Saturday, December 14, 2019

Some Day Job Photos

I'm still digging through my photo files. Most of these will be additional photos from my day job.

The first isn't a very good photo but I'm posting it anyway😇. We were going over the top, great circle route from the PNW to Iceland, when we got a great display of the Northern Lights.

 This is the "King's Tomb" in Kabul. You can't see it but off in the direction the man is looking is the stadium where the Taliban did most of their public executions.  Like every wall or structure in Kabul the tomb is pockmarked from ordnance of some kind. Kabul was at one time a beautiful city but years of war have had an effect.

During the Sudan tour the Evergreen crew and the South African ATR crews would spend off time in one or the other crew quarters. Lyndsey, on the left side of the photo, was my "Engineer" in both Sudan and Afghanistan.  The young woman was a flight attendant for the ATR, she had the hungriest eyes of any woman I've every met and was a source of many soap opera problems in the ATR crew house. Lyndsey continues to be my maintenance person at Flight Safety. She was perfect for Flight Safety, very fast but not very good 😀 (which is not true but makes a good story). At this time she was pre-operative. We kept in touch for years after I left Everygreen but I lost contact after her transition.

Refueling in Keflavik, Iceland on the way to The Sudan. This was my first flight for Evergreen. I was hired to fly for Evergreen's headquarters but as I was leaving Hobby Airport after flying home from my indoc training I received a call to get on the next available flight to Anchorage, AK. to fly the UN Learjet to The Sudan. Of course once in Anchorage we spent almost three weeks waiting for the Lear to be ready to go. Once ready My F.O. and I headed off across Canada to jump over to Iceland and then London before heading for North Africa.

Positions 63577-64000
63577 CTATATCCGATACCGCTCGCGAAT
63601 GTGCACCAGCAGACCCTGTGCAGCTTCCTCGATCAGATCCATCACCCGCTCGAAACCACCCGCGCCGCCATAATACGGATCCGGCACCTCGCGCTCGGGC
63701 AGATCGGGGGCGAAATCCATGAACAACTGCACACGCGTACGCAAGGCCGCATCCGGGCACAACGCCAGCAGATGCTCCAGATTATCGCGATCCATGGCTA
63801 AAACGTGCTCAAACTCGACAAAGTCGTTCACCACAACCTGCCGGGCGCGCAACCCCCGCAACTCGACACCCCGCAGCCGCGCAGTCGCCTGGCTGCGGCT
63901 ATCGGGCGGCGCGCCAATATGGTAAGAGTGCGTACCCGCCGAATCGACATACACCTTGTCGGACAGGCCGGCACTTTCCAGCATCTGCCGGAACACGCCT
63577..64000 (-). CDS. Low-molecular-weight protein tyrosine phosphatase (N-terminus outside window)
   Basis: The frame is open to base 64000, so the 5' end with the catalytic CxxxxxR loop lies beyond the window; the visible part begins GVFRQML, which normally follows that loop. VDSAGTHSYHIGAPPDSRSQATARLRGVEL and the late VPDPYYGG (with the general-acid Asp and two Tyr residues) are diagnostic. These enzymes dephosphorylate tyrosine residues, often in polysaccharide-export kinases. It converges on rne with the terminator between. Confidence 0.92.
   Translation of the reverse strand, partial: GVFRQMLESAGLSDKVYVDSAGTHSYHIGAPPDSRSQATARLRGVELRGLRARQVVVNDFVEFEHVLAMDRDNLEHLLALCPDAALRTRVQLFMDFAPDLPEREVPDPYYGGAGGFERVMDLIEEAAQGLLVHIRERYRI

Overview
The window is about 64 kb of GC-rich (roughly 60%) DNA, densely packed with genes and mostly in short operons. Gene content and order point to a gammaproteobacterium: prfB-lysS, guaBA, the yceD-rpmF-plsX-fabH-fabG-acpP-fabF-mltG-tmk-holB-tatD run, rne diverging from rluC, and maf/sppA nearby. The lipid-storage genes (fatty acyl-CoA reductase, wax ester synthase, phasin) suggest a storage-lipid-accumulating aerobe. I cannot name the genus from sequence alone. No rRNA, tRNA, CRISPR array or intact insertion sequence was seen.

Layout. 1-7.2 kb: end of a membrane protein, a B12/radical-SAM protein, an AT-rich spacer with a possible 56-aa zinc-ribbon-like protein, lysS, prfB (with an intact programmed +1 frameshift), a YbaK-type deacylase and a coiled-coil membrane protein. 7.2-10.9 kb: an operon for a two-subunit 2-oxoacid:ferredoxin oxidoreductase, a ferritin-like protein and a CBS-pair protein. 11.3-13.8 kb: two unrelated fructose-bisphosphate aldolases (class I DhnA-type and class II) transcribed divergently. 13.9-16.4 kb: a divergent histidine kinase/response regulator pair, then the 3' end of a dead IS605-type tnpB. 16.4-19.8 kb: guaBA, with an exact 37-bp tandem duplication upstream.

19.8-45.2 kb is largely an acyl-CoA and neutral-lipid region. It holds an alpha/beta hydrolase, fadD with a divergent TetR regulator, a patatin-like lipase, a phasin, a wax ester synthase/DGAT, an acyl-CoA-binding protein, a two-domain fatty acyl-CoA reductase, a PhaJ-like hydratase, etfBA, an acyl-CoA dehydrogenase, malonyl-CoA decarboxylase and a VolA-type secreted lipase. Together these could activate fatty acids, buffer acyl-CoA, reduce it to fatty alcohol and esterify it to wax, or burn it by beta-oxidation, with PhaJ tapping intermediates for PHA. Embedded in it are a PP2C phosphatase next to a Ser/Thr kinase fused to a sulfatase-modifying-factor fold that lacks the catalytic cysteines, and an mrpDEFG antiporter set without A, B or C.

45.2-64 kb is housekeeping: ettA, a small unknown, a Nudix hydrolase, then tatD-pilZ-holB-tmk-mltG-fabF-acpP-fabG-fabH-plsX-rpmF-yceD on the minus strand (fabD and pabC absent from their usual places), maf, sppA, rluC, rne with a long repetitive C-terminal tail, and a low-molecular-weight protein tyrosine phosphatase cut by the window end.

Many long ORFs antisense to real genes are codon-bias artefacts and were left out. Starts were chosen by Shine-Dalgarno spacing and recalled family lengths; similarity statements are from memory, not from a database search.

One of our first stops once in Khartoum was at a cell phone shop to get sim cards for our cell phones. This shop is typical of most Khartoum shops. What you can't see is the incredible number of different cultures in Khartoum and most of them were in or near the cell phone shop. 

Khartoum traffic was also incredible with everything from camels and donkey carts sharing the streets with cars, trucks and buses of all conditions and ages along with old men spreading their rugs almost in the street for afternoon tea and then add in the herds of goats and sheep. Another factor was roads meant nothing, if it was open someone was driving on it. If you haven't seen it you can't believe the chaos.

That's it for today,



  1. Isn't that amazing, that you can buy a new SIM card in the middle of a war zone?
    Welcome to the 21st century :-)


    1. Bob,

      Yep, it is but I'm sure you have been there. One of my vivid memories of Sudan was watching the Jajhwenm attack and burn a village less than a mile from the airport. No one came to the support of the village and I expect everyone in it was killed.